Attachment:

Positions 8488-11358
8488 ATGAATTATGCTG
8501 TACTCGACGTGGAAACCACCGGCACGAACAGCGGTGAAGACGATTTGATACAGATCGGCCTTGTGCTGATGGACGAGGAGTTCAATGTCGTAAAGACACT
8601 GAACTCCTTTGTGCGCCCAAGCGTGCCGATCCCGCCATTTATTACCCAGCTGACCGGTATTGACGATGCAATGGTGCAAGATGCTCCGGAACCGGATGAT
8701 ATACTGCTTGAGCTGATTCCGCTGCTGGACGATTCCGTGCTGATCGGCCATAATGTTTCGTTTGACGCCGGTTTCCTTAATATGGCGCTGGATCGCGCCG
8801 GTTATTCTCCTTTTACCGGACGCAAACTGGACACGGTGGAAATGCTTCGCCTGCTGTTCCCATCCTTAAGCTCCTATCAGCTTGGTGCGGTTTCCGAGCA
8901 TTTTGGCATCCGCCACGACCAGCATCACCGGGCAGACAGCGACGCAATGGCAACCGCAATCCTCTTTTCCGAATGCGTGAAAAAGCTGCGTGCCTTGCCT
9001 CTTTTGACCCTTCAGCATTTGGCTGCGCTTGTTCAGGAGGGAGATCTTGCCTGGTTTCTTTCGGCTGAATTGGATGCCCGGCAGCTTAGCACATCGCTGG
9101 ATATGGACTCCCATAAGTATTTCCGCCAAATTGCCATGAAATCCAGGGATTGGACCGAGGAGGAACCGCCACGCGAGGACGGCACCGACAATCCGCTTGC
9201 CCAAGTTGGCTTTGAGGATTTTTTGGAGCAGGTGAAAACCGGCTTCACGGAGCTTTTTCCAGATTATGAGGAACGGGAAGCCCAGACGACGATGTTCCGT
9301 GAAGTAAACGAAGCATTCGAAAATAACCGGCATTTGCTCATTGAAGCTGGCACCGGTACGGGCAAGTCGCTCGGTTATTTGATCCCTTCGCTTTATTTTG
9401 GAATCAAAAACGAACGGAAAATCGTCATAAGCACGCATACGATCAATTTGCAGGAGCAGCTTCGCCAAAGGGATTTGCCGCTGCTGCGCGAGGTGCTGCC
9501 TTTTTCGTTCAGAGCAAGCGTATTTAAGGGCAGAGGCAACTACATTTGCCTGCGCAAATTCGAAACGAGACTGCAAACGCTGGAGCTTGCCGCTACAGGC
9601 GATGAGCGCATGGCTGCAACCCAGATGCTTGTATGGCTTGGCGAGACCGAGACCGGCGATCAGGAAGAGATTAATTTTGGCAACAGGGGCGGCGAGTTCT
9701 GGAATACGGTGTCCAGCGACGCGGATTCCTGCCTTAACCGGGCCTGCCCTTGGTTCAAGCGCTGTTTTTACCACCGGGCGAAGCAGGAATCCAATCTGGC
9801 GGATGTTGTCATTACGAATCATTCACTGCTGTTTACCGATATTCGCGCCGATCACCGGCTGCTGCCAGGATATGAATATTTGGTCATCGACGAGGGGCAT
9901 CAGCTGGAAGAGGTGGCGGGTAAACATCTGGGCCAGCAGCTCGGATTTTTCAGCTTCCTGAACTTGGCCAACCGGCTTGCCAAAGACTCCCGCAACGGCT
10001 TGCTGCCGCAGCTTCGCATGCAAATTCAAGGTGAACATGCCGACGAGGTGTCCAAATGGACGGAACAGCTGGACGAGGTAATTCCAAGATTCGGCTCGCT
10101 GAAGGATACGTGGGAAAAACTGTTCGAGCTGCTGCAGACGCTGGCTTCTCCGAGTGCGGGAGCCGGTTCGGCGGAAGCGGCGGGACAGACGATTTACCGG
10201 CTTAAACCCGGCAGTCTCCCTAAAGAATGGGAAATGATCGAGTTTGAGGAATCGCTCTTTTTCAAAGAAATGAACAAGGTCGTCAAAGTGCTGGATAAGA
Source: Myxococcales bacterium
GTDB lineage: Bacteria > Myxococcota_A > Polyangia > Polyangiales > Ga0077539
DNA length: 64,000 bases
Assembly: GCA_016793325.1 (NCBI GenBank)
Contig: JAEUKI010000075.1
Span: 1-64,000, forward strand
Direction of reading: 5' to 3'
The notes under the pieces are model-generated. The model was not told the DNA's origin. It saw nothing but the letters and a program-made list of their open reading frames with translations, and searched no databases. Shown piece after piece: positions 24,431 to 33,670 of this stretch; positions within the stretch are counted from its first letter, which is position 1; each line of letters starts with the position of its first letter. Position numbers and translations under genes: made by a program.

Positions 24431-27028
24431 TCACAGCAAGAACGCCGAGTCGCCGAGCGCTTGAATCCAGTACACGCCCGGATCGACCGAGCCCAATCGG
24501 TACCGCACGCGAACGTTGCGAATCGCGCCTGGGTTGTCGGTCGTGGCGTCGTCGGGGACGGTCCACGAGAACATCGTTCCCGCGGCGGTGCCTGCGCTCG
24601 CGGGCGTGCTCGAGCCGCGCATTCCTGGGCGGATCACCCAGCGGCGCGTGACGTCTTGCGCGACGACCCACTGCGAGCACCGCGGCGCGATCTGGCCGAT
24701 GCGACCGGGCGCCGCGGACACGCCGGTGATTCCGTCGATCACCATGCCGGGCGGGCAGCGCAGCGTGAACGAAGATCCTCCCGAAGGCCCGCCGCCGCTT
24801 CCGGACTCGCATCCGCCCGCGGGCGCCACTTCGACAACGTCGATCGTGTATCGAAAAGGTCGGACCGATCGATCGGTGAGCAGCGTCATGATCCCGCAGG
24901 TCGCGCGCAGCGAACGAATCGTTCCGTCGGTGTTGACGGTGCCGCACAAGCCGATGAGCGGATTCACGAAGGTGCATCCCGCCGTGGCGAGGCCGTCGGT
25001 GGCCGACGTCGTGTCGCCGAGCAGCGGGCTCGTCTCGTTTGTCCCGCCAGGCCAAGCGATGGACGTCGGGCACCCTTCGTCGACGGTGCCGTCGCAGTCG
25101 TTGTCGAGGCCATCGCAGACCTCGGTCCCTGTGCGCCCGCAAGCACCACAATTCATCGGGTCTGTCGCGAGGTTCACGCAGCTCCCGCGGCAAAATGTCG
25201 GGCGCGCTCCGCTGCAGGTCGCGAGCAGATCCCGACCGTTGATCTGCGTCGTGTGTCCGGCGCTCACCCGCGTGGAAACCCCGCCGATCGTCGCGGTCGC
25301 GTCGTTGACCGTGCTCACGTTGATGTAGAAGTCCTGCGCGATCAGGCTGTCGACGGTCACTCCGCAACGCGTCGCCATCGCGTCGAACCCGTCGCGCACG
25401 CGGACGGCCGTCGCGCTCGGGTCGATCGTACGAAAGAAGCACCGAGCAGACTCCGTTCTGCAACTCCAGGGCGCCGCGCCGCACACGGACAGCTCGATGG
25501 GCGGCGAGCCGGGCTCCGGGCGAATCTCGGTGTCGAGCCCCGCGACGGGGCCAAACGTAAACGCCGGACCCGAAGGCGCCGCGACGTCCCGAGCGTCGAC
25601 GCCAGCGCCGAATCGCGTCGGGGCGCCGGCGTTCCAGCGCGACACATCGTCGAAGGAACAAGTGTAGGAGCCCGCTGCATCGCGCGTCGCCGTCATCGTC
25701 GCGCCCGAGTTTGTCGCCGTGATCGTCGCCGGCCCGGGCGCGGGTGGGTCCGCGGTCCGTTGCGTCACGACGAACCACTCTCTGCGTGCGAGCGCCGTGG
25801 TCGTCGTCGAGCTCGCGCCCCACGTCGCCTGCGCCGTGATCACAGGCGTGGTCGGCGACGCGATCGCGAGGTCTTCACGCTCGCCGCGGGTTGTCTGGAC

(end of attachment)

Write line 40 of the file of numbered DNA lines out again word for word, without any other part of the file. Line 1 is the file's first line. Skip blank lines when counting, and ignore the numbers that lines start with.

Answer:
25401 CGGACGGCCGTCGCGCTCGGGTCGATCGTACGAAAGAAGCACCGAGCAGACTCCGTTCTGCAACTCCAGGGCGCCGCGCCGCACACGGACAGCTCGATGG